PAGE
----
Wednesday, April 22, 2009

Usability testing ≠ a good user experience

On strategic user experience ...

"Let’s cut right to the chase: usability testing does not equal a good user experience. What do I mean by this? I mean that taken alone, usability testing cannot lead to a compelling and satisfying user experience. There are many reasons for this, but the most critical one is that design – or even better, strategic design – is the only sure-fire way to intentionally arrive at a good user experience for your product or service.

Why isn’t usability testing and evaluation sufficient? Because usability work is almost always tactical. And even when it’s done across releases, the results are usually used tactically, for the latest release. What this means is that usability testing and evaluation can find problems with your site or product or service… but alone, they don’t:

- Craft a unified user experience
- Plan for tomorrow’s user experience
- Create delight, loyalty, stickiness

Strategic user experience planning yields a unified and consistent user experience. And strategic design leads to great user experiences, ones that are characterized by delight, loyalty and stickiness. So how do you attain these? By designing the user experience for now, for next year…and for the year after that. And by designing the entire experience, not just your web site’s user interface, or your email campaign’s HTML.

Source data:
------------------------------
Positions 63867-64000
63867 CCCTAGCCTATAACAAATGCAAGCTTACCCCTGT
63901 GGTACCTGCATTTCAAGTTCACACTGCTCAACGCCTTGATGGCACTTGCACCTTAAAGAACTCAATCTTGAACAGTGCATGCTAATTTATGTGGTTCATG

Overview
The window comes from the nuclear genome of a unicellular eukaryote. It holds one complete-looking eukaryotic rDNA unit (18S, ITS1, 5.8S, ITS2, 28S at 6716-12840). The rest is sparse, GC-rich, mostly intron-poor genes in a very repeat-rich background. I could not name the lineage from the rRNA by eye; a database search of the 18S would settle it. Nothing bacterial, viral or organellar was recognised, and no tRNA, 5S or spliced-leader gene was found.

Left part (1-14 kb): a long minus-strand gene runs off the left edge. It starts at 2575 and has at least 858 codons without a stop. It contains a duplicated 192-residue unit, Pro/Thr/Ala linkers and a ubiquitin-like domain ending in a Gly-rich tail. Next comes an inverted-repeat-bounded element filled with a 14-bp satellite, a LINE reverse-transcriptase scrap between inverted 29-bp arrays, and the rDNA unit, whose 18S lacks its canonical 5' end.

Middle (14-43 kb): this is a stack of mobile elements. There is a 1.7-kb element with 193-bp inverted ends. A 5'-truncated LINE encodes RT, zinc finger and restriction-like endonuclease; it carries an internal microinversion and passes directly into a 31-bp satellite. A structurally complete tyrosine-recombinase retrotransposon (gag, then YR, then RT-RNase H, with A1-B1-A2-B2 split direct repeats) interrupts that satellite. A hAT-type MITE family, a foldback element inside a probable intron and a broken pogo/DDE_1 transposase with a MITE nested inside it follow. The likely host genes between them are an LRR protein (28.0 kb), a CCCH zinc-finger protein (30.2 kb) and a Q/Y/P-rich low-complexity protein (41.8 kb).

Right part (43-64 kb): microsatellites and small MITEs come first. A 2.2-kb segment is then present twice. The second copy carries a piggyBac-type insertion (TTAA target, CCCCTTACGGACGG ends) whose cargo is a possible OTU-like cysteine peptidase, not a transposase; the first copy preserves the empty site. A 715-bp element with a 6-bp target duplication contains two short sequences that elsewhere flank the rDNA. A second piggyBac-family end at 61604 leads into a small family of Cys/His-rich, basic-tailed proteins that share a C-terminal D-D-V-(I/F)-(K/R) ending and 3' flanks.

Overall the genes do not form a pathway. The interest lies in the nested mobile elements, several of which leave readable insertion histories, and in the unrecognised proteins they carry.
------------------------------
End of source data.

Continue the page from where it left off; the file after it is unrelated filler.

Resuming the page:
Let’s talk for a minute about strategy and tactics.

What is “strategy?” Here’s a serviceable definition from Wikipedia:

“[Strategy is] A long term plan of action designed to achieve a particular goal….strategy is differentiated from tactics or immediate actions by its orientation on affecting future, not immediate conditions.”

Here’s a good example:

* Strategic plan: Go from airport to hotel
* Tactics: Make some turns

“Find and fix” usability is like making a turn. It’s a good thing to do… If you know where you’re going. And that’s where strategy – and strategic user experience - comes into play.
In my next Apogee column, I’ll expand upon the thoughts I’ve shared above, as well as provide some guidance and suggestions for how to focus your organization on the strategic user experience, instead of merely tactical usability."    (Continued via Apogee, Paul Sherman)    [Usability Resources]

1 Comments:

Anonymous Cindy Alvarez said...

I would add: usability testing measures a fairly "canned" experience. It's often done with prototypes and fake data, where there's less "on the line" for the user testing subject.

It's easy for subjects to tell you they can't find the button, or that they're not sure where to go next... but that's different from "I don't feel confident entering my credit card #" or "I can't tell when this payment will debit from my account and I might overdraw".

In other words, testing usability, not experience. It's important to find usability problems, but those are often a lot cheaper to fix than experience issues.

10:37 AM  

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